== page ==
Gaskets and spiral wound gaskets play an essential role across a number of different products and most importantly across several different industry sectors too. 

Taking it back to the basics, ultimately gaskets are thin rings that act as seals between two surfaces.  Helping with padding, leak prevention, mounting, vibration minimisation, and also, and in some cases, most importantly, helping to protect against environmental contaminants. 

Due to their various uses, it’s essential to choose the right gasket for you.  Knowing the difference between spiral wound gaskets and sheet gaskets is a great start! 

At SSP, our team of gasket experts is always on hand to provide information and advice, offering the best technical help and support where we can. 

Below, we’ve pulled together some of the key differences and benefits to sheet gaskets and spiral wound gaskets so you can make a more informed decision. 

Benefits of Spiral Wound Gaskets 

  • They’re reliable.  Due to the nature of how they are constructed, spiral wound gaskets are one of the most reliable gasket types across many different work environments. 
  • They require less clamping forces than sheet gaskets, so receive less overall wear and tear during the manufacturing and installation process. 
  • They’re strong and durable so help avoid early product life failure and costs associated with this.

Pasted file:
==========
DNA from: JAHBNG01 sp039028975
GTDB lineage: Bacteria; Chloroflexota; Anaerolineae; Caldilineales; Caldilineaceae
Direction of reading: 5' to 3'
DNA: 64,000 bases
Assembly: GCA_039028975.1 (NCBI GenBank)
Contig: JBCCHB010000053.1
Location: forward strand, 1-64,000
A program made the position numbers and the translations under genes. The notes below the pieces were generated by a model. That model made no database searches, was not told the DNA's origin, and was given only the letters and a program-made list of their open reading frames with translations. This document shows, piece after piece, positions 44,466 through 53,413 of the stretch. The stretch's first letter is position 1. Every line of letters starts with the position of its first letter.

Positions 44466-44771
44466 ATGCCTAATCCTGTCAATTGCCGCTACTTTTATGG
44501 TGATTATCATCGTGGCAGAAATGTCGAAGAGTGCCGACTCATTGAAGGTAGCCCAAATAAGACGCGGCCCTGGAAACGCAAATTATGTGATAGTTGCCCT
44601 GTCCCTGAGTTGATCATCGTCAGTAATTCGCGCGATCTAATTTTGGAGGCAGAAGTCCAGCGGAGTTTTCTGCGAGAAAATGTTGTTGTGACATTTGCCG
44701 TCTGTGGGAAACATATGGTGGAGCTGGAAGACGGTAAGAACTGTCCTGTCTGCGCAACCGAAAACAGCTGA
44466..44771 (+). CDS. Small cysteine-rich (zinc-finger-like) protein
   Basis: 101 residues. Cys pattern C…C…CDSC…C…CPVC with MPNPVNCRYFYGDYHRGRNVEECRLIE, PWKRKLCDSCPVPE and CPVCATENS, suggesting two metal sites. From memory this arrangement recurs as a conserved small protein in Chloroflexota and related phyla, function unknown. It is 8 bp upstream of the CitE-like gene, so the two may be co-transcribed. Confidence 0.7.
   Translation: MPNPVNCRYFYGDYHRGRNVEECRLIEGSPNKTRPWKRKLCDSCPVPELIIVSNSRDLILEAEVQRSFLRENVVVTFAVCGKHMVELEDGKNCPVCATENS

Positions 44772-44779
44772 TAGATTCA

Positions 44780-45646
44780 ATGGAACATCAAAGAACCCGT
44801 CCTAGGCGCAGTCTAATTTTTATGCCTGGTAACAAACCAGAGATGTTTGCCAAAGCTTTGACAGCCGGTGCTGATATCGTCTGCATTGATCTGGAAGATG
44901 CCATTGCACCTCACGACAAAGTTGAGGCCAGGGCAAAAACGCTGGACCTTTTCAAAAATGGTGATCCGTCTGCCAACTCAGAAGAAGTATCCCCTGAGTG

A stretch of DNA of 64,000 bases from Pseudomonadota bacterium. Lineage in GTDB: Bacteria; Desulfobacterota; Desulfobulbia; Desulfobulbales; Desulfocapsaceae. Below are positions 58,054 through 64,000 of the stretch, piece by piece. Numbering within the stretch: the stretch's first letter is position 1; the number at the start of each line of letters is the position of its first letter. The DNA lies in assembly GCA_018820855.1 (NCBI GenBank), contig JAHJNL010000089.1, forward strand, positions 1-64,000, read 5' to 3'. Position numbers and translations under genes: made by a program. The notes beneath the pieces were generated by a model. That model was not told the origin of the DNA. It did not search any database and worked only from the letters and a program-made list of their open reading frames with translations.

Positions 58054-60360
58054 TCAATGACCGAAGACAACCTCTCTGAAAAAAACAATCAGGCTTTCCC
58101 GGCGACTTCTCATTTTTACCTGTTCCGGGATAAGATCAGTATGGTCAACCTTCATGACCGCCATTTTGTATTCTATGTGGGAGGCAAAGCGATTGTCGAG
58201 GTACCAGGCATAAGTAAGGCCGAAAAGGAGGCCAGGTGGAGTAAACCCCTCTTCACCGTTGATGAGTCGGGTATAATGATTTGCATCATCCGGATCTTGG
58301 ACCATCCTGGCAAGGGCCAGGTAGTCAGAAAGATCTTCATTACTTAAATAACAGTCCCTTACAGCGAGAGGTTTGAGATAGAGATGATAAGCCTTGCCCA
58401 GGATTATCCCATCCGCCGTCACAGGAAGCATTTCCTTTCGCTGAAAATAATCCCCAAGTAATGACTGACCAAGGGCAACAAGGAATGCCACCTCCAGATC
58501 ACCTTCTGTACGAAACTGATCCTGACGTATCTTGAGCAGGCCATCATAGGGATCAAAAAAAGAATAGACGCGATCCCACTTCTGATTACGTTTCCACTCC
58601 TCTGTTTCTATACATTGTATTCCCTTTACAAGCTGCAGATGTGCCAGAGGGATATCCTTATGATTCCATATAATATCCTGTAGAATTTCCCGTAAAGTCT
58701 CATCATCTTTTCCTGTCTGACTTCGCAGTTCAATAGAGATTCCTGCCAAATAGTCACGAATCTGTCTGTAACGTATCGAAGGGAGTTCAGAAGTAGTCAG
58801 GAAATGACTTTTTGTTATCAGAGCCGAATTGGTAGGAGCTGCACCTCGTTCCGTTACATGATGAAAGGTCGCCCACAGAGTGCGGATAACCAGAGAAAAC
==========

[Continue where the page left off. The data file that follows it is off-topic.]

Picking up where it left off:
• They can work in high temperature, corrosive, and high-pressure situations. 
  • Can withstand fluctuations in pressure and temperature. 
  • Generally, round in shape but can be customised to suit. 

Benefits of Sheet Gaskets 

  • They’re affordable as they can be mass-produced. 
  • They can be produced quickly. 
  • They can fulfil chemical operation requirements. 
  • Certification and traceable certification can be supplied with your chosen material. 

Ultimately gaskets, for all small in size and looking like a simple flat disc with the centre ring punched out, should not be underestimated. 

Gaskets play a big part in the industrial world.  Providing the cushioning element where different parts come to join together.  Preventing leaks and hazards from occurring. Gaskets can also store energy between pieces making mechanical operations, possible. 

If you’re interested to find out more about the different types of gaskets and the difference between spiral wound and sheet gaskets, call the experts at Specialist Sealing Products, we’d be happy to help.